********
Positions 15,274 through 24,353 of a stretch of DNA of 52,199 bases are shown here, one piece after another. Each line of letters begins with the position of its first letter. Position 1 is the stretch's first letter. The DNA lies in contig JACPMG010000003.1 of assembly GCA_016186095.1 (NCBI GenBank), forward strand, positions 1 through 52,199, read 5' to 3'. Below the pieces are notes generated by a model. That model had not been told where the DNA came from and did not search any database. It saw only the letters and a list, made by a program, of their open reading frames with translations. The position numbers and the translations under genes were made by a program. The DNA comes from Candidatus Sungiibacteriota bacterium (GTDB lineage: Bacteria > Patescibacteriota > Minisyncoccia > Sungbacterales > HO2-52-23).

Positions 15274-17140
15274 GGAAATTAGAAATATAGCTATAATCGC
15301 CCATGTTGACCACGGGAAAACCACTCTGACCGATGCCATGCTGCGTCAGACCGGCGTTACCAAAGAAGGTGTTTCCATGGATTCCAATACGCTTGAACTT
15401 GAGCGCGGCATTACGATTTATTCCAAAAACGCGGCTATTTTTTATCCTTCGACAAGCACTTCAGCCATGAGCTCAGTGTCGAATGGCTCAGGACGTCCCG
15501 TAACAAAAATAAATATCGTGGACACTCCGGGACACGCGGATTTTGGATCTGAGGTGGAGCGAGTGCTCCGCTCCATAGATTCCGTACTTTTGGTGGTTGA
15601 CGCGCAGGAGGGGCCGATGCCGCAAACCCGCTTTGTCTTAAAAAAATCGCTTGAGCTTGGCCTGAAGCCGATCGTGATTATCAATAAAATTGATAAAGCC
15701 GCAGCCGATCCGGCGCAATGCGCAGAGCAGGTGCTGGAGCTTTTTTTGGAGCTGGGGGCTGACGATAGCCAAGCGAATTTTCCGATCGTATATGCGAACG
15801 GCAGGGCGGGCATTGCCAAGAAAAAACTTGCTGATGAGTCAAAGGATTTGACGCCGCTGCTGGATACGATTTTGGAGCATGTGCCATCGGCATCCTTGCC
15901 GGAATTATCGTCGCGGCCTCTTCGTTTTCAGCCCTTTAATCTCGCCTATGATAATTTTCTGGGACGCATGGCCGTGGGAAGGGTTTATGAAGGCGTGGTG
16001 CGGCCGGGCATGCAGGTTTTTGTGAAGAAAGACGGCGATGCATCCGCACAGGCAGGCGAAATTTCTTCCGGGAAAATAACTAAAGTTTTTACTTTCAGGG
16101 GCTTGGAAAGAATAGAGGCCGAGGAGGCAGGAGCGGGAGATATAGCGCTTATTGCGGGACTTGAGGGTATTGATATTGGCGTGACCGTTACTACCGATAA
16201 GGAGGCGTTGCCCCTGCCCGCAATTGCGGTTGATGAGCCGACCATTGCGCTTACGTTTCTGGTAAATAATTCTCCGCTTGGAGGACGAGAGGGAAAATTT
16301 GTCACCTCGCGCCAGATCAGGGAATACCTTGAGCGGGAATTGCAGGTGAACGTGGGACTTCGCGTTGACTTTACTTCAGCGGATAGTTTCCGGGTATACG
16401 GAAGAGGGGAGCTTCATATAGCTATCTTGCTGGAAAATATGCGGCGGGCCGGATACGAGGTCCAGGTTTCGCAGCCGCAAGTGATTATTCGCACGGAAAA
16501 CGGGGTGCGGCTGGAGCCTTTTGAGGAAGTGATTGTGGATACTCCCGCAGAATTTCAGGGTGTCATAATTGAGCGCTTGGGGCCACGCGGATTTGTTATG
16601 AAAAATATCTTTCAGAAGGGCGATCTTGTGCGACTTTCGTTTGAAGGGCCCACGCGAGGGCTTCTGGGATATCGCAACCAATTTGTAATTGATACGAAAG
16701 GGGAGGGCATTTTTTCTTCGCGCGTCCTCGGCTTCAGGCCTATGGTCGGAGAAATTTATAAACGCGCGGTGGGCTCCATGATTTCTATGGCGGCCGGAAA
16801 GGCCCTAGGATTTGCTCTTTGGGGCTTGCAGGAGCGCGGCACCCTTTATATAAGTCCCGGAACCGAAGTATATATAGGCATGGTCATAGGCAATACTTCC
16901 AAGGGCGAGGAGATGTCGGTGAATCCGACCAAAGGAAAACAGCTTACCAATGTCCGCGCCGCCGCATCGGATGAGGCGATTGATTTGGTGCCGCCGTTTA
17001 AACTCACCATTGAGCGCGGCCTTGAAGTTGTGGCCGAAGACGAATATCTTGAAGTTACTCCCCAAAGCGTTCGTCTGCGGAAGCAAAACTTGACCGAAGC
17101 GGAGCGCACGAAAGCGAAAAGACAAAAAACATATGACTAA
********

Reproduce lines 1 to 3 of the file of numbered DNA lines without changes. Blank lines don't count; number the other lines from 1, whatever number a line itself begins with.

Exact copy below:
Positions 15,274 through 24,353 of a stretch of DNA of 52,199 bases are shown here, one piece after another. Each line of letters begins with the position of its first letter. Position 1 is the stretch's first letter. The DNA lies in contig JACPMG010000003.1 of assembly GCA_016186095.1 (NCBI GenBank), forward strand, positions 1 through 52,199, read 5' to 3'. Below the pieces are notes generated by a model. That model had not been told where the DNA came from and did not search any database. It saw only the letters and a list, made by a program, of their open reading frames with translations. The position numbers and the translations under genes were made by a program. The DNA comes from Candidatus Sungiibacteriota bacterium (GTDB lineage: Bacteria > Patescibacteriota > Minisyncoccia > Sungbacterales > HO2-52-23).

Positions 15274-17140
15274 GGAAATTAGAAATATAGCTATAATCGC